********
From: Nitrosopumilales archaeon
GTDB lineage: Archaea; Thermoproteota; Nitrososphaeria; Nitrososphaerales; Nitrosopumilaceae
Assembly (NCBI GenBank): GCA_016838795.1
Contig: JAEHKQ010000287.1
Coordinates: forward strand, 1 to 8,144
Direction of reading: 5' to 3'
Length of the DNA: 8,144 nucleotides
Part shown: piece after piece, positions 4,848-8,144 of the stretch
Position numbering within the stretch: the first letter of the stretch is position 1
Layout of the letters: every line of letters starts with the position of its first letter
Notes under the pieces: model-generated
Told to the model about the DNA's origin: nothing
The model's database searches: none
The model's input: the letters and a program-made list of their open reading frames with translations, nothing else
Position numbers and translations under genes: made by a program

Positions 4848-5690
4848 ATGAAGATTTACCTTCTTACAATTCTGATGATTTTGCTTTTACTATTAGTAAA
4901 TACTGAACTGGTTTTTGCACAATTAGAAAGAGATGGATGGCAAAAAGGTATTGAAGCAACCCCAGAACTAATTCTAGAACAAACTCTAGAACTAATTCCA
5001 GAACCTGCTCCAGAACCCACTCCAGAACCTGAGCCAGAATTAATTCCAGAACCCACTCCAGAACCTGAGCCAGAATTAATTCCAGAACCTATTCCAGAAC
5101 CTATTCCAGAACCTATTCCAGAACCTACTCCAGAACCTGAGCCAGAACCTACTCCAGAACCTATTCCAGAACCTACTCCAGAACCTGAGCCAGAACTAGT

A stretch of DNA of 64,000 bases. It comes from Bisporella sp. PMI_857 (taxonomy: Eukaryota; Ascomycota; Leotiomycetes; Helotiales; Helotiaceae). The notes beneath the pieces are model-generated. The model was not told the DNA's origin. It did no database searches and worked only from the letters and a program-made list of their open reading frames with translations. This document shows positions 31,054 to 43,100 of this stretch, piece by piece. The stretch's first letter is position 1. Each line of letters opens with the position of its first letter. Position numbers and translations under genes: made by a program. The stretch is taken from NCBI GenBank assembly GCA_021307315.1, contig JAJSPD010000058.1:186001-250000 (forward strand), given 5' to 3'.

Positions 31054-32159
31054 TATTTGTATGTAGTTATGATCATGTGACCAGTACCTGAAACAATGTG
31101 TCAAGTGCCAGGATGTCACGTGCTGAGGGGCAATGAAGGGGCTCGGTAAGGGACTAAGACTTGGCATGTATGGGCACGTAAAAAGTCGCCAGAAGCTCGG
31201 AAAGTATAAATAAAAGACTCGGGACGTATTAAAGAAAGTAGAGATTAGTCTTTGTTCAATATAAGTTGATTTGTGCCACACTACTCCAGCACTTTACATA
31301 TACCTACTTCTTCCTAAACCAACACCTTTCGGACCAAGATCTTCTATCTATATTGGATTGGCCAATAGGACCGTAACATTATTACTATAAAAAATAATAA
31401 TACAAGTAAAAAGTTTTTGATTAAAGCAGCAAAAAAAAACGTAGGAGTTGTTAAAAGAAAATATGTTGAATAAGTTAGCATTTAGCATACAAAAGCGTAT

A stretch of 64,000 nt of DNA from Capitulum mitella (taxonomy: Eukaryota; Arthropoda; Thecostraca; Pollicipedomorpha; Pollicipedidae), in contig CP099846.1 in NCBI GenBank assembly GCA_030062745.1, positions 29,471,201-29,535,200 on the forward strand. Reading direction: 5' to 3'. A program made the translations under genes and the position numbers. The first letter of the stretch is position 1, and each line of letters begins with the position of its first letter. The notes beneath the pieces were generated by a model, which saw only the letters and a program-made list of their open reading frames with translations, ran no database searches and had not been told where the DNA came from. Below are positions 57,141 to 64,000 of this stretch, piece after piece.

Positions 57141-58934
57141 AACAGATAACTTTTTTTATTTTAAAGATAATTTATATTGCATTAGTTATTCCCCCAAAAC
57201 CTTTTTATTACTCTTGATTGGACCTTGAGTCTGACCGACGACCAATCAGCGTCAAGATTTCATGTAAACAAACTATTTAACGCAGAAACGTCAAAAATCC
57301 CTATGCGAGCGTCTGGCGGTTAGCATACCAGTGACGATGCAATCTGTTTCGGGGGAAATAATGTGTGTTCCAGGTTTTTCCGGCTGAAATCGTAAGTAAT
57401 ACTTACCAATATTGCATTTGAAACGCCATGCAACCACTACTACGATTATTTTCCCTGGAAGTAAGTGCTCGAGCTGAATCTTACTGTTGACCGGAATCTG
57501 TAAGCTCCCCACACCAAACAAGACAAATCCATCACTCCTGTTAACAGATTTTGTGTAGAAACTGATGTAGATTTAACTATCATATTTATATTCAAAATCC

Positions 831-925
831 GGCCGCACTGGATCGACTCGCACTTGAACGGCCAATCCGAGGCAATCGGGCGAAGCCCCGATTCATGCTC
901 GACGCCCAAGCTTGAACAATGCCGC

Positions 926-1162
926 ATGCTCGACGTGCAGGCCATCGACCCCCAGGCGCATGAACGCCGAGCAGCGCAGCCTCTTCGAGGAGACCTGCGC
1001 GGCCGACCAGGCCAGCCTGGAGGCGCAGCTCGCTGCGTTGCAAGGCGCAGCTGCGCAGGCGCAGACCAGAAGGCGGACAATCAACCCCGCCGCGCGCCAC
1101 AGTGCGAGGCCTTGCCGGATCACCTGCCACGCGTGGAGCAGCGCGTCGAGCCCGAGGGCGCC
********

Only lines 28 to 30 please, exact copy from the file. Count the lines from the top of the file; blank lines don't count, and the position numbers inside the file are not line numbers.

A stretch of 64,000 nt of DNA from Capitulum mitella (taxonomy: Eukaryota; Arthropoda; Thecostraca; Pollicipedomorpha; Pollicipedidae), in contig CP099846.1 in NCBI GenBank assembly GCA_030062745.1, positions 29,471,201-29,535,200 on the forward strand. Reading direction: 5' to 3'. A program made the translations under genes and the position numbers. The first letter of the stretch is position 1, and each line of letters begins with the position of its first letter. The notes beneath the pieces were generated by a model, which saw only the letters and a program-made list of their open reading frames with translations, ran no database searches and had not been told where the DNA came from. Below are positions 57,141 to 64,000 of this stretch, piece after piece.

Positions 57141-58934
57141 AACAGATAACTTTTTTTATTTTAAAGATAATTTATATTGCATTAGTTATTCCCCCAAAAC